|“Monhegan Beach” 12” x 16” Pastel $200 © Sharon LewisClick Here to Purchase|
I had originally decided not to take the 3-day Liz Haywood-Sullivan workshop this May because even though I really admire her work (see http://www.haywood-sullivan.com/pastel/index.html), the only session I could take would mean that I really wouldn’t have a day off for weeks. Given the stress and lack of sleep caused by end-of-the-semester grading I thought that I could use a break. Fortunately I changed my mind because not surprisingly, I learned a lot from the workshop.
The workshop focused on painting skies, clouds, and water, which I really enjoy but what was probably most helpful to me was how Liz emphasizes the great importance of basic drawing skills and gave us some useful tips for how not to lose the compositional design that I liked in my reference photo even when I transferred that design to a much larger canvas.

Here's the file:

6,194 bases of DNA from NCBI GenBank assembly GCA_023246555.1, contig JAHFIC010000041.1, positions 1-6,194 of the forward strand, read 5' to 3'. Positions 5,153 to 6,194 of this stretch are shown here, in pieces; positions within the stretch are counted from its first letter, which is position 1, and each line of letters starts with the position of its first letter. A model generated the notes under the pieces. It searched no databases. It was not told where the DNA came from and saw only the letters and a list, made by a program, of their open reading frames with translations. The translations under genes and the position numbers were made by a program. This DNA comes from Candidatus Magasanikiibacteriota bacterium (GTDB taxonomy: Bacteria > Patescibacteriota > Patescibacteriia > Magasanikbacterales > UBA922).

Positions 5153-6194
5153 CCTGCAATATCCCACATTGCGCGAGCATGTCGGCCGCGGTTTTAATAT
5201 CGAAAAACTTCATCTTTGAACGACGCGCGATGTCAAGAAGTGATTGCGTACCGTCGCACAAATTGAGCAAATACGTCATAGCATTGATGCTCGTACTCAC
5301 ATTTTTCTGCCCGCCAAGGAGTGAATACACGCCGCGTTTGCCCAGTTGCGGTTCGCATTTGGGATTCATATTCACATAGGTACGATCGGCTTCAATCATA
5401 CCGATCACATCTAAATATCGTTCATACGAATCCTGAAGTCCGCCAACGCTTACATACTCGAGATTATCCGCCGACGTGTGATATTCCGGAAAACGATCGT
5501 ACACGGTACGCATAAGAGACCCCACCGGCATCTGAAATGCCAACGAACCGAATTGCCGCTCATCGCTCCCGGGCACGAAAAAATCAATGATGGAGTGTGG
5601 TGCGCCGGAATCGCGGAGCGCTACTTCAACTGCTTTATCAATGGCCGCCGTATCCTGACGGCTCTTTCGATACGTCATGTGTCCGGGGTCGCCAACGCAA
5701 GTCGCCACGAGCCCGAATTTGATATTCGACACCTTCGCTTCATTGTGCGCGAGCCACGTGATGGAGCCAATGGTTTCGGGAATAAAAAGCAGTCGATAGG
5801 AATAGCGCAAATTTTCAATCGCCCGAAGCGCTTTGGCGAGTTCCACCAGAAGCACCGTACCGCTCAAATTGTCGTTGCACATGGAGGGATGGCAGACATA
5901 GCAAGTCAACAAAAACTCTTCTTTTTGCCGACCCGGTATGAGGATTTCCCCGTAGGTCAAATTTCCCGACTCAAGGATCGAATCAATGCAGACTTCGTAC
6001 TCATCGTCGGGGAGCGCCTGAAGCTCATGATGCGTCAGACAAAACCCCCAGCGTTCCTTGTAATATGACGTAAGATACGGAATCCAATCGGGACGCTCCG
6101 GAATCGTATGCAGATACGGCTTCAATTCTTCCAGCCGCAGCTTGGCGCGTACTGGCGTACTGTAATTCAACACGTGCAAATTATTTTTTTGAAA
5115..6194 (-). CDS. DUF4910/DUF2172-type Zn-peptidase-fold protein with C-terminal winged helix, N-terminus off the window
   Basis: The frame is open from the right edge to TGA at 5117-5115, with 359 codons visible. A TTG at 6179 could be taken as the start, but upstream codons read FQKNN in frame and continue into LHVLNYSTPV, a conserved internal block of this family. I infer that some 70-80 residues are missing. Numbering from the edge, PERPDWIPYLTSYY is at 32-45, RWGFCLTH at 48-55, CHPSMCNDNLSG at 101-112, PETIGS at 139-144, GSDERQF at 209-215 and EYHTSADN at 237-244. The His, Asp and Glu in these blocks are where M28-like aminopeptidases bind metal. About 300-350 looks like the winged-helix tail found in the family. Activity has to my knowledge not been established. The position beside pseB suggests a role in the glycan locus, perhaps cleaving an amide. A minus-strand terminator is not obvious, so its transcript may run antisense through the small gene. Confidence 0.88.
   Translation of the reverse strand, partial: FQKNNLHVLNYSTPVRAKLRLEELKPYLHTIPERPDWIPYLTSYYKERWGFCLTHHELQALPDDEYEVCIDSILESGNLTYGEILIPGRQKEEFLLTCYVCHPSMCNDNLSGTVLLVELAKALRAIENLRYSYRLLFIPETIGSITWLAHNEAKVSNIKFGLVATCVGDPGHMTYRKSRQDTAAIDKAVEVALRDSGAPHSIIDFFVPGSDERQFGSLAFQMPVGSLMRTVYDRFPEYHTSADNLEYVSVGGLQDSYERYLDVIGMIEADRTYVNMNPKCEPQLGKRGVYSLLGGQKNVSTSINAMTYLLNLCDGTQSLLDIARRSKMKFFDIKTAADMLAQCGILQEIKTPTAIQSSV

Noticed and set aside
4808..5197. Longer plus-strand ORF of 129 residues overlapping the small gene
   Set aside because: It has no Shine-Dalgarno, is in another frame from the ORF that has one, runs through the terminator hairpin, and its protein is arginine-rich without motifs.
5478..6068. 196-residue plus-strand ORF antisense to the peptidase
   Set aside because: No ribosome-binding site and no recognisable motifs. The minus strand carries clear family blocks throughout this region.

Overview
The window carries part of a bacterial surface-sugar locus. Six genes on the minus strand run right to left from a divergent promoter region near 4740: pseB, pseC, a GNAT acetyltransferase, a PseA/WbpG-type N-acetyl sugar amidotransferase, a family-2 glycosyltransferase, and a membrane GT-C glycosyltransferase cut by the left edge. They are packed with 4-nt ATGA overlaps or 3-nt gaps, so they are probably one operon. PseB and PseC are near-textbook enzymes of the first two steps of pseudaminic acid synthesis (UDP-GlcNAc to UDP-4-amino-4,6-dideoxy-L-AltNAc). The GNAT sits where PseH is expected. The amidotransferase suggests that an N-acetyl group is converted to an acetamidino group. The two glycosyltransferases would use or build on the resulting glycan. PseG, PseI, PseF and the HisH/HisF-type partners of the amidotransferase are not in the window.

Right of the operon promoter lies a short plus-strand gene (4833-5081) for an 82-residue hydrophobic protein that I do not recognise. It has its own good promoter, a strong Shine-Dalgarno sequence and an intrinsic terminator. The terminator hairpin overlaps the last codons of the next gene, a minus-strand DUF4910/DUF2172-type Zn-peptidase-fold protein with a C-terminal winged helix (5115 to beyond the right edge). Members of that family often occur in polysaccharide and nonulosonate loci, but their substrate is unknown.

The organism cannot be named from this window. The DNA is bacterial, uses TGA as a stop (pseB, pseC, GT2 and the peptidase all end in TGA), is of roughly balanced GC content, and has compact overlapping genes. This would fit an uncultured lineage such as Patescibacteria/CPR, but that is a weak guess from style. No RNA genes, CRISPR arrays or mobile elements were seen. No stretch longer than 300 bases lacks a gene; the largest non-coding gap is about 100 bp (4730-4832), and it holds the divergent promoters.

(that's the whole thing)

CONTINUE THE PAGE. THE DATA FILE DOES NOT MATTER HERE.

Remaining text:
So, what does this have to do with jumping off the high dive? Well, it’s because a typical workshop starts out with a well-known, very good artist, demonstrating how she/he paints which usually wows us all. Then this very talented person turns to us and says, “Now it’s your turn.” This is the part that makes most of us feel like someone has just said jump off this really scary, really high dive. We all set up at our easels and must then very publicly demonstrate our own skills…or lack thereof. It’s not supposed to be a competition but everyone’s different levels of skills and experience very quickly become apparent. It’s a little scary to me and I often wonder why I keep doing this to myself. I think the answer is that I know that if I truly want to be a better artist I have to have these learning experiences which means risking looking like an idiot jumping off that high dive but always with the faith that you will not really drown and maybe just maybe, you will make a beautiful, truly amazing splash.
Have a good week!